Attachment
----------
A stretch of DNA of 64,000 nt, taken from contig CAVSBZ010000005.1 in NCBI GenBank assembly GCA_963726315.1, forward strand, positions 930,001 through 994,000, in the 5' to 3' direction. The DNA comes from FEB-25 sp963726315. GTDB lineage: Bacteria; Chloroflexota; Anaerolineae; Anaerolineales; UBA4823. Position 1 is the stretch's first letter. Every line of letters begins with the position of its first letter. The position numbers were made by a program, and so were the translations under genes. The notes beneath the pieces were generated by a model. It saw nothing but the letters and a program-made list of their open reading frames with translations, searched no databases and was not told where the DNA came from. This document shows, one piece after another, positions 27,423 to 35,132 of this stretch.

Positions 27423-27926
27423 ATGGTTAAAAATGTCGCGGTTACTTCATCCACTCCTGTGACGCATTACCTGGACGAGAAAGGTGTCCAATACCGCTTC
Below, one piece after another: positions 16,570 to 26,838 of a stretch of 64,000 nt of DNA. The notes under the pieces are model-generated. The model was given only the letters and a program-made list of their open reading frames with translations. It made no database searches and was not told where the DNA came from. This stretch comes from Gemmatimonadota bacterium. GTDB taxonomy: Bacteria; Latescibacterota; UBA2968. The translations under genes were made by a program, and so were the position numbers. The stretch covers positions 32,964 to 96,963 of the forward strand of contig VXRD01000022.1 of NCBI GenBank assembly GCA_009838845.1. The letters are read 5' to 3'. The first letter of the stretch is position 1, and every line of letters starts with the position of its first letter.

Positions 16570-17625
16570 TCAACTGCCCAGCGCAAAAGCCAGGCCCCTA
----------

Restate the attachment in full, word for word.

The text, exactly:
A stretch of DNA of 64,000 nt, taken from contig CAVSBZ010000005.1 in NCBI GenBank assembly GCA_963726315.1, forward strand, positions 930,001 through 994,000, in the 5' to 3' direction. The DNA comes from FEB-25 sp963726315. GTDB lineage: Bacteria; Chloroflexota; Anaerolineae; Anaerolineales; UBA4823. Position 1 is the stretch's first letter. Every line of letters begins with the position of its first letter. The position numbers were made by a program, and so were the translations under genes. The notes beneath the pieces were generated by a model. It saw nothing but the letters and a program-made list of their open reading frames with translations, searched no databases and was not told where the DNA came from. This document shows, one piece after another, positions 27,423 to 35,132 of this stretch.

Positions 27423-27926
27423 ATGGTTAAAAATGTCGCGGTTACTTCATCCACTCCTGTGACGCATTACCTGGACGAGAAAGGTGTCCAATACCGCTTC
Below, one piece after another: positions 16,570 to 26,838 of a stretch of 64,000 nt of DNA. The notes under the pieces are model-generated. The model was given only the letters and a program-made list of their open reading frames with translations. It made no database searches and was not told where the DNA came from. This stretch comes from Gemmatimonadota bacterium. GTDB taxonomy: Bacteria; Latescibacterota; UBA2968. The translations under genes were made by a program, and so were the position numbers. The stretch covers positions 32,964 to 96,963 of the forward strand of contig VXRD01000022.1 of NCBI GenBank assembly GCA_009838845.1. The letters are read 5' to 3'. The first letter of the stretch is position 1, and every line of letters starts with the position of its first letter.

Positions 16570-17625
16570 TCAACTGCCCAGCGCAAAAGCCAGGCCCCTA